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기능공수급대책에 관한 연구(A study on measures to supply skilled workers)

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Title 기능공수급대책에 관한 연구(A study on measures to supply skilled workers)
Similar Titles
Material Type Reports
Author(Korean)

김수곤

Publisher

서울:한국개발연구원

Date 1976
Series Title; No 정책연구시리즈 / 76-5
Pages 34
Subject Country South Korea(Asia and Pacific)
Language Korean
File Type Documents
Original Format pdf
Subject Social Development < Employment
Holding KDI; KDI School

Abstract

The objective of this study is twofold: first, to identify the current status of skilled workers available for employment in the heavy and chemical industries of Korea; and second, to thereby provide a general guideline on how to secure adequate supplies of such workers.
Skilled workers working in the heavy and chemical industries can be divided into two groups: craftspeople, who require long-term occupational training; and operators, who are in charge of operating specific equipment and machines. This study finds that there are approximately 33,000 craftspeople working in the Korean heavy and chemical industries today, and that such a number of craftspeople is far from sufficient to satisfy the demand, even after taking into account the number of craftspeople that will start working in these industries in the future, as envisioned by the Korean government’s plan to increase occupational training and recruitment campaigns for this particular type of worker. Moreover, the demand for operators will grow to 340,000 workers, which the current labor market is unable to provide. However, operators can be trained relatively easily and in shorter periods of time than craftspeople, and most of the training can be carried out while on the job.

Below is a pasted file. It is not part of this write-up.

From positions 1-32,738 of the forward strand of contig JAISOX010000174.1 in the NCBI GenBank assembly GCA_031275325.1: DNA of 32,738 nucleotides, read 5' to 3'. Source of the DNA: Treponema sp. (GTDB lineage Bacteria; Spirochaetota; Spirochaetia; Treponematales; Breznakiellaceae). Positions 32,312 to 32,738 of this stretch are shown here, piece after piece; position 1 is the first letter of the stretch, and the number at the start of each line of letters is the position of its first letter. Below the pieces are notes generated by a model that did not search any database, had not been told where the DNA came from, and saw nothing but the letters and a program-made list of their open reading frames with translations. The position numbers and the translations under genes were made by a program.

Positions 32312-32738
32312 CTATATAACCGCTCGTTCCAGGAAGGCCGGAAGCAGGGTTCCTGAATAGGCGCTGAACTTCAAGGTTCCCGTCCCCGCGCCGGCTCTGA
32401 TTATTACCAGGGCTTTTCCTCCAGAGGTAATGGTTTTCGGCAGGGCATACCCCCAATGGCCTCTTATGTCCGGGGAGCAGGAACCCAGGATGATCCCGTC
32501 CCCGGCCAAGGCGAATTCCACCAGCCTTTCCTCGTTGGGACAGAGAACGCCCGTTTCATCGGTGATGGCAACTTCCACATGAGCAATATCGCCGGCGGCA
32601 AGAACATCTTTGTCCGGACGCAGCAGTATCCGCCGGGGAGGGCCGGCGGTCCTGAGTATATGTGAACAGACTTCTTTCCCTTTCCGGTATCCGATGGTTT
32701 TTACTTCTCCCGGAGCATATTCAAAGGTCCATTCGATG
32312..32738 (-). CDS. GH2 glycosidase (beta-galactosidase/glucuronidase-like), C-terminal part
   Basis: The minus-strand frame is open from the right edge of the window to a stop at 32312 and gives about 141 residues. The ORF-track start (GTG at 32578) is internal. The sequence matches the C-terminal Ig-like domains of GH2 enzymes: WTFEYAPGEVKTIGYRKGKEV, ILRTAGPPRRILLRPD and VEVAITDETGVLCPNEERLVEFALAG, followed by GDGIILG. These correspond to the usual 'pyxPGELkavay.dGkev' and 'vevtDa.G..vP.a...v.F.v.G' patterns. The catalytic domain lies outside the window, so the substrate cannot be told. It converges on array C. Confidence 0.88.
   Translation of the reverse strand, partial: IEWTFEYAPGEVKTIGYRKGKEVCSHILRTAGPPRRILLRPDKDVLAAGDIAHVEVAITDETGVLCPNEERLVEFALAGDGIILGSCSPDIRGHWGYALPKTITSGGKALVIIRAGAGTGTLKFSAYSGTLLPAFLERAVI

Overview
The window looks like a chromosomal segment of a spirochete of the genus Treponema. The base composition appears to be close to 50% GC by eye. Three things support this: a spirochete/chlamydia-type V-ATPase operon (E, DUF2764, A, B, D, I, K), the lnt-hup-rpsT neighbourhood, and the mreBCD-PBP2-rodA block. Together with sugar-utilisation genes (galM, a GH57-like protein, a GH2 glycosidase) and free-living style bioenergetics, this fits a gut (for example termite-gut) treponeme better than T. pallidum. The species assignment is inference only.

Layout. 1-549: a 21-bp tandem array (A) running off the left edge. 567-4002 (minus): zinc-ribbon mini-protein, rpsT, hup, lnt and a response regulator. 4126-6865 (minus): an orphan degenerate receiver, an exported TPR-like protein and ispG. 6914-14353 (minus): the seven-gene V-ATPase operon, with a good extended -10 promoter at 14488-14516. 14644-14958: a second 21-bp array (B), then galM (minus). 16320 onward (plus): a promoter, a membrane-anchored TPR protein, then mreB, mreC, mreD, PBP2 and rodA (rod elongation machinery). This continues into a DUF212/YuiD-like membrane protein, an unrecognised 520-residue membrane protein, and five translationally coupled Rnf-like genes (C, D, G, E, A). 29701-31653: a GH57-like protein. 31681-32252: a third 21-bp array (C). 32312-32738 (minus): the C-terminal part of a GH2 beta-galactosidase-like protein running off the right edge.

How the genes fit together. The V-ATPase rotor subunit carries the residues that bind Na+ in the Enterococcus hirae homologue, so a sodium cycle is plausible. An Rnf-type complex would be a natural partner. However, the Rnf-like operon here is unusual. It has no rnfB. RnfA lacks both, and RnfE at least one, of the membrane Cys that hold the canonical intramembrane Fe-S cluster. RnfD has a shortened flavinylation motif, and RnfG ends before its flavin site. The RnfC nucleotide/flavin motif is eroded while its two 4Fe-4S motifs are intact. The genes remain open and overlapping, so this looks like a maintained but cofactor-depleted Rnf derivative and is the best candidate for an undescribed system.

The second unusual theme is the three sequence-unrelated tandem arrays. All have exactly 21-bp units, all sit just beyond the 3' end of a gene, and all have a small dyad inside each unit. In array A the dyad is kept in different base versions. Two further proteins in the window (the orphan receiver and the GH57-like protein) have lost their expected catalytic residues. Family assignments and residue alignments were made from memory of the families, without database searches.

In order to prevent the impending shortages of skilled workers in the near future, it is crucial to ensure that the Fourth Five-Year Economic Development Plan and its provisions for the systematic training of skilled workers by governmental agencies be fully implemented. Moreover, the current Vocational Training Act ought to be amended to provide additional incentives for people to become skilled workers. While businesses should be able to continue to provide training programs for their own operatives, the government should enact legal provisions allowing businesses to obtain reimbursements on the expenses and costs of providing such programs in the form of tax refunds or deductibles. These new radical measures would help solve the problem of frequent turnovers among workers in today’s Korean manufacturing sector.